• As the importance of social security came into focus after the major waves of the COVID-19 pandemic, the debate on universal basic income (UBI) began to resurface in policy circles across the globe.
    • However, there is another UBI that needs to be examined in the Indian context, i.e., Universal Basic ‘Insurance’.

    Need of Social security systems

    • Before discussing the second UBI, or insurance, it is worthwhile looking at the design options for social security.
    • Income shocks result in a free fall of those living on the line of ‘Basic Living Wages’ down towards the ‘Critical Survival Line’. In any case, a fall that is further below ‘Critical Survival Line’ needs to be prevented as it can be catastrophic — a household can end up facing a poverty trap.
    • Social security systems are like a safety net placed at ‘Critical Survival Line’.

    Types of Existing Social Security Nets

    • These social security nets can be of three types.
    • The first type of safety net is basically a social assistance programme meant for the most income-deprived sections of society.
    • The second is an active safety net which works like a trampoline so that those who fall on it are able to bounce back to ‘Basic Living Wages’. The second type of safety net is a scheme with a higher outlay.
    • The third is a proactive safety net which acts like a launchpad so that those who fall on it will not only bounce back but will also move up beyond ‘Basic Living Wages’.
    • The third type of social security net is the most desirable option but requires immense resources and institutional capacity.

    Food Security

    • Social security mainly encompasses food security, health security and income security.
    • The Indian food security programme has over 800 million beneficiaries being provided heavily subsidised food grain under the National Food Security Act (NFSA).
    • About 120 million children are provided free lunch under the Mid-Day Meal Scheme.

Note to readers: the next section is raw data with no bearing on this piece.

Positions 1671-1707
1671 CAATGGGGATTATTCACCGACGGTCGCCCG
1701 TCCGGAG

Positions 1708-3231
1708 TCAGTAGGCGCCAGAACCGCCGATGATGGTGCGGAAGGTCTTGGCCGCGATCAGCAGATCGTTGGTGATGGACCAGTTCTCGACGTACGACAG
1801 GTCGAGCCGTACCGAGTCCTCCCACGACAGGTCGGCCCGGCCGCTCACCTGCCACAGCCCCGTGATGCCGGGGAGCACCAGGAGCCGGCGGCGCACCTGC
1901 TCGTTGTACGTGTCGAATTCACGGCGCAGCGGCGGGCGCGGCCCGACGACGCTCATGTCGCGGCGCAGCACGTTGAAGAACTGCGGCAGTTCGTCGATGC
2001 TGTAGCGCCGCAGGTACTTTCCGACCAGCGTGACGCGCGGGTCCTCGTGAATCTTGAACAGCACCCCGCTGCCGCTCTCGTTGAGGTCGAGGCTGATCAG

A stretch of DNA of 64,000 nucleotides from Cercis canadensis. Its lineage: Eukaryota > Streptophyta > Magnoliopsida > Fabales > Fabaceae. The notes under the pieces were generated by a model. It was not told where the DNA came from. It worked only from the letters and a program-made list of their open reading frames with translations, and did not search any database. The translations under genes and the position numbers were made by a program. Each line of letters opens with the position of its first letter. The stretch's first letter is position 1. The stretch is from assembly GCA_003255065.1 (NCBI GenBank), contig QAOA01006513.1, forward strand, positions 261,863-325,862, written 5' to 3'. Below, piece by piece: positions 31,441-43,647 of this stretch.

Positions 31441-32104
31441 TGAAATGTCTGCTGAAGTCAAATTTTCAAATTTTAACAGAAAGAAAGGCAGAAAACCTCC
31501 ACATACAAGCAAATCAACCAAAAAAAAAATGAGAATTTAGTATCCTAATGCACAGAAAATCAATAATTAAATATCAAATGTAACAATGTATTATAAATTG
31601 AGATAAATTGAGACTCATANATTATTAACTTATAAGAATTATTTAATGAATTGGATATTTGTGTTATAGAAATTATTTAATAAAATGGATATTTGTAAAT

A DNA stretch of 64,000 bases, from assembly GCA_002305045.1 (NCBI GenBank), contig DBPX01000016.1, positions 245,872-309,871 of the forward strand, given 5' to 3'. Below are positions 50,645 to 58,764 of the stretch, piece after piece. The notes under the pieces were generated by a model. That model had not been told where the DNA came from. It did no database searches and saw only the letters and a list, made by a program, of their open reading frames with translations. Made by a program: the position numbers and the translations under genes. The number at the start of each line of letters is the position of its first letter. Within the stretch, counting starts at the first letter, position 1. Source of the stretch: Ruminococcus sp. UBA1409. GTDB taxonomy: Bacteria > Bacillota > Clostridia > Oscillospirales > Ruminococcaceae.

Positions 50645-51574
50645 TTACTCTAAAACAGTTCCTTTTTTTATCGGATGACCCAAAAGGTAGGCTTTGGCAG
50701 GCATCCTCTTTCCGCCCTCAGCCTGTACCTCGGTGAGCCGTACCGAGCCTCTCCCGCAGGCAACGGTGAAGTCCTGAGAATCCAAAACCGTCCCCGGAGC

Health Security

    • On the health security front, for the unorganised sector, there is the Ayushman Bharat Scheme of the central government with over 490 million beneficiaries.
    • In the organized sector, the Central government runs the Employees State Insurance Corporation (ESIC) and Central Government Health Scheme (CGHS) catering to 130 million and four million beneficiaries, respectively.
    • Health insurance schemes run by various State governments cover about 200 million people.
    • Despite these large-scale provisions, about 400 million Indians are not covered under any kind of health insurance.

    Income security

    • Income security is the trickiest part to tackle in the social security basket.
    • For the organised sector, there are three types of provident fund schemes: (1) General Provident Fund (GPF), (2) Employees’ Provident Fund (EPF) and (3) Public Provident Fund (PPF).
    • There are about 53 million New Pension Scheme subscribers in the country.
    • In the unorganised sector, the Pradhan Mantri Kisan Maan-Dhan Yojana (PM-KMY) and the PM-KISAN scheme is availed by about 120 million farmers.
    • Atal Pension Yojana (APY) benefits 40 million people.
    • The Pradhan Mantri Shram Yogi Maandhan Yojana has about five million beneficiaries while there are about 50,000 beneficiaries under the National Pension Scheme for Traders and Self-Employed Persons (NPS-Traders) scheme.
    • The largest unorganised sector income security programme is the scheme under the Mahatma Gandhi National Rural Employment Guarantee Act, which has about 60 million beneficiaries.
    • Thus, out of 500 million workers in India, about 100 million have no income security (pension, gratuity or other income) coverage.

    Issues with Universal Basic ‘Income’

    • Proponents of universal basic income cite the informality of the Indian economy as the hurdle in rolling out schemes such as unemployment insurance in the country.
    • However, besides huge fiscal implications (around 4.5% of GDP), the proposal of universal basic income runs the risk of implementation failure due to large-scale beneficiary identification requirements.

    Why Universal Basic ‘Insurance’?

    • The other UBI, i.e. universal basic insurance, is a better proposition for two reasons.
    • One, the insurance penetration (premium as a percentage of GDP) in India has been hovering around 4% for many years compared to 17%, 9% and 6% in Taiwan, Japan and China, respectively.
    • Two, though the economy largely remains informal, data of that informal sector are now available both for businesses (through GSTIN – Goods and Services Tax Identification Number) and for unorganised workers (through e-Shram database of all unorganised workers).


    • As a result of the recent initiatives by the Government, the Goods and Services Tax (GST) portal has 13.5 million registrations and the e-Shram portal has over 280 million registrations.
    • As a prototype of a social security portal based on such data, the social registry portal, ‘Kutumba’, developed by Karnataka is available as a blueprint.
    • Till the Indian economy grows to have adequate voluntary insurance, social security can be boosted through the scheme of universal basic insurance.


    Mains Practise Question 

    [Q] There are good reasons why Universal Basic Insurance is a better proposition than Universal Basic Income. Discuss.